Michael Stackpole began his workshop Saturday at 1pm at the Hyatt Hanover AB the same way he ends it: with a quotable moment. This is not an instruction manual for writing a novel. “That’s fairly easy,” he adds. “Sit down, start typing, and you’ll be done in 21 days.” He walks back and forth as he speaks and points at the wall behind him as if it’s a blackboard. New writers “think too much while they’re writing.” This workshop instead walks attendees through a set of exercises that allow them to do that thinking before beginning their first draft. The key word here is ‘first:’ “Remember, we get multiple bites at the apple.”
Though this article walks through the basics, the workshop in its entirety covered many more details, including examples. If you see Stackpole during the convention, he’s selling downloads of his full set of notes for $20. You can also learn more about his work on his website.
Part I: Character
- Write a single sentence describing a character in five different areas of their life.
- Add two sentences to expand on each area. That’s five sets of three sentences- congrats, you already have multiple paragraphs!
- Write one sentence about each area of the character’s life that counters what you have already written.
- Add two sentences to each of these. That’s 5 areas of conflict.
- Do steps one to four for a second character. Don’t think of them as the hero or villain, just a character.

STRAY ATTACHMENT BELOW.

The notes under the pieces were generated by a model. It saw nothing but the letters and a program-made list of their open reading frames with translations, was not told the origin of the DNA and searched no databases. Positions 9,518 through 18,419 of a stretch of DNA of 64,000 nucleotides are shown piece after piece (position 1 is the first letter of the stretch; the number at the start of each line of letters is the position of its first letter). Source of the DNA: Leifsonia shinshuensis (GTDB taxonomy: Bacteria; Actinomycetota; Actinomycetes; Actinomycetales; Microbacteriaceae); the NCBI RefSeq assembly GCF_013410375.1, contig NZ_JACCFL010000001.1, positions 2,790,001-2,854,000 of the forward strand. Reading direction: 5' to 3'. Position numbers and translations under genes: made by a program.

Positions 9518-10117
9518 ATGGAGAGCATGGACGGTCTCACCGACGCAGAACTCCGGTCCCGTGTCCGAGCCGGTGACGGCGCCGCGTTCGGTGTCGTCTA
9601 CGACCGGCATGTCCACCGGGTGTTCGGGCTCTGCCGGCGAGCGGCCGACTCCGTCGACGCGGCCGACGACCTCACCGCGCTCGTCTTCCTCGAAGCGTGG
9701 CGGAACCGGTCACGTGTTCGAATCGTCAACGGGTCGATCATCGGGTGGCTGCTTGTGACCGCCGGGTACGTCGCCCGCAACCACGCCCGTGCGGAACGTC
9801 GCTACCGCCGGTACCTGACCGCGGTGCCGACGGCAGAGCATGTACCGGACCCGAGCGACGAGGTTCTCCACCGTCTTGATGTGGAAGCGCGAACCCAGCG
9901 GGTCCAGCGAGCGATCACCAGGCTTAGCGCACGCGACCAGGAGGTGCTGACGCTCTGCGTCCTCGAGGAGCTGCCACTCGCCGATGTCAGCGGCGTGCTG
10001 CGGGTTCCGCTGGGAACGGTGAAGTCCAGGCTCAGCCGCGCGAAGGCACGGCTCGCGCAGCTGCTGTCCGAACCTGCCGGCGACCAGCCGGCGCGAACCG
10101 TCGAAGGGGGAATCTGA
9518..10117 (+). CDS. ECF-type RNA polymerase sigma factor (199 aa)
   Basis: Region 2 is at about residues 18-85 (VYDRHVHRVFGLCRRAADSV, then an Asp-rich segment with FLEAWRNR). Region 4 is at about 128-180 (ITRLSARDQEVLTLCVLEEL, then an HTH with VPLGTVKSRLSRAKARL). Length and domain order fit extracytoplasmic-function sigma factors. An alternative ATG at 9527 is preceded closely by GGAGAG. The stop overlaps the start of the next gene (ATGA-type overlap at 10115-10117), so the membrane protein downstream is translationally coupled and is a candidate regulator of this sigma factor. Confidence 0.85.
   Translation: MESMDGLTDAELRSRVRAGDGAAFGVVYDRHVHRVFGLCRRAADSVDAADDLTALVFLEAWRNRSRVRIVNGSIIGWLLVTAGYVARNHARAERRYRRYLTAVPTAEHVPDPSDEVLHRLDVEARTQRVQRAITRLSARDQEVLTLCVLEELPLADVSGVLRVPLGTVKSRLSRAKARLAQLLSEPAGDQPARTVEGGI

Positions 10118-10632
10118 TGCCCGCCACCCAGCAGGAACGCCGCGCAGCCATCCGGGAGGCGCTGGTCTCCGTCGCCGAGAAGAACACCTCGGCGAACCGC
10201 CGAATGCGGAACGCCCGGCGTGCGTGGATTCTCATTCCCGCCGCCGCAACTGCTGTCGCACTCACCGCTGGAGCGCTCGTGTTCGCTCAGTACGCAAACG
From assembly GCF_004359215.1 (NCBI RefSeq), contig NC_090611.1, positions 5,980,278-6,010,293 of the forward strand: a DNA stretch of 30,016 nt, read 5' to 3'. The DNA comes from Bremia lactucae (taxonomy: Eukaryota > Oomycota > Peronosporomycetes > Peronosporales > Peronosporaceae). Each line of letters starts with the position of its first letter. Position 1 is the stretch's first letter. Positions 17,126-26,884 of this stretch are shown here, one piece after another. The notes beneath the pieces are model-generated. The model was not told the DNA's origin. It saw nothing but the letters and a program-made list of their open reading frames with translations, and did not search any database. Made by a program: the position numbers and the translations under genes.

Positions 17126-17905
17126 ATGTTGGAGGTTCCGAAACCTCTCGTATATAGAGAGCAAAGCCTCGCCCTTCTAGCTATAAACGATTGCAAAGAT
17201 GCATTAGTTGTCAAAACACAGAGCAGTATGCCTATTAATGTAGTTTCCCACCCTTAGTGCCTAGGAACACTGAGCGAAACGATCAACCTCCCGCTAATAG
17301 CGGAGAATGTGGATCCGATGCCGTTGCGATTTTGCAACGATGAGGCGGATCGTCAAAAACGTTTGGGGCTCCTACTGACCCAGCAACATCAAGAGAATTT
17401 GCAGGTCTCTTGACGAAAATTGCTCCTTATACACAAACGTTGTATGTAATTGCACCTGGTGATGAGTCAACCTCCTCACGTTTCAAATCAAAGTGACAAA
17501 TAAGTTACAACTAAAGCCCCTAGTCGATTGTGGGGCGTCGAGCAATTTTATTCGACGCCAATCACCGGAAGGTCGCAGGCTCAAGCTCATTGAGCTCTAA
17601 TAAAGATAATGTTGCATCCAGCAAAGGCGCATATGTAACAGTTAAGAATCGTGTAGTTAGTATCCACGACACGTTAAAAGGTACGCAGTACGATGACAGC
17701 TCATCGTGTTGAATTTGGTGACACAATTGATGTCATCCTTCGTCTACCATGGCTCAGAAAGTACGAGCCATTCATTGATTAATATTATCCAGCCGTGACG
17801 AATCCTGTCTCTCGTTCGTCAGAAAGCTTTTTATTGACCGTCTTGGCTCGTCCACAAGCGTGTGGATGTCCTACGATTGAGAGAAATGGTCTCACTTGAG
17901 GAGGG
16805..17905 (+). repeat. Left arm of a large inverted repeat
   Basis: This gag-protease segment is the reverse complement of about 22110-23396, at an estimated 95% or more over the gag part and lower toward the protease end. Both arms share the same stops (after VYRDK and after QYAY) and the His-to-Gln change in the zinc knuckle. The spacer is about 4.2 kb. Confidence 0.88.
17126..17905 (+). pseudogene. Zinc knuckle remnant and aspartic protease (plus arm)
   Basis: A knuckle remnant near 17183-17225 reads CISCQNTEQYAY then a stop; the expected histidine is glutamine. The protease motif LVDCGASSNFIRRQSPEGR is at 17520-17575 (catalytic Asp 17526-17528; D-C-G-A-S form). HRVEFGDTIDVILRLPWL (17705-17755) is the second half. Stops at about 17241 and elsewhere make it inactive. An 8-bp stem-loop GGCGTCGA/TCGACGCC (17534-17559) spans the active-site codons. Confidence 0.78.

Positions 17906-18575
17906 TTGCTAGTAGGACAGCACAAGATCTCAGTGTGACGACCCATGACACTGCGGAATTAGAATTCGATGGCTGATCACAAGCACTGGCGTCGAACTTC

- Write down two short term and one long-term goal for your character (either of them, hopefully both).
- Write down everything in that character’s life that stops them from attaining those goals. Remember, none of these things are written in stone.
- Do steps one to 1-4 and 6-7 for a third character. Triads are a great structure to play with, as they lend themselves to alliances and social dynamics. Writing is all about the characters and what they want, which becomes the plot.
Part II: Character’s Voice
- Have your character sit down and write a letter to another character. Make it come from a place of vulnerability. It can be asking a favor, offering advice, apologizing, or explaining something. Think about how this letter is delivered, and what it looks like. Is the ink running from tears? Is it written on stationary they saved from a hotel years ago? As you do this, you are making subconscious decisions about the character. Even if they don’t show up in the story, you know them and that matters. Remember to use serendipity. You can always change it later.
- Write a conversation between the person who sent the letter and its recipient. No tags, just dialogue. Another thing Stackpole notes is to avoid use “he said” or “she said” unless it is to create a pause before an important piece of information is revealed. Otherwise, it makes the dialogue choppy. Instead, think about how each character speaks. Maybe they use longer sentences because they’re well educated, or jargon because they were once in the military. Think about how each line of dialogue is linked to the character who speaks it.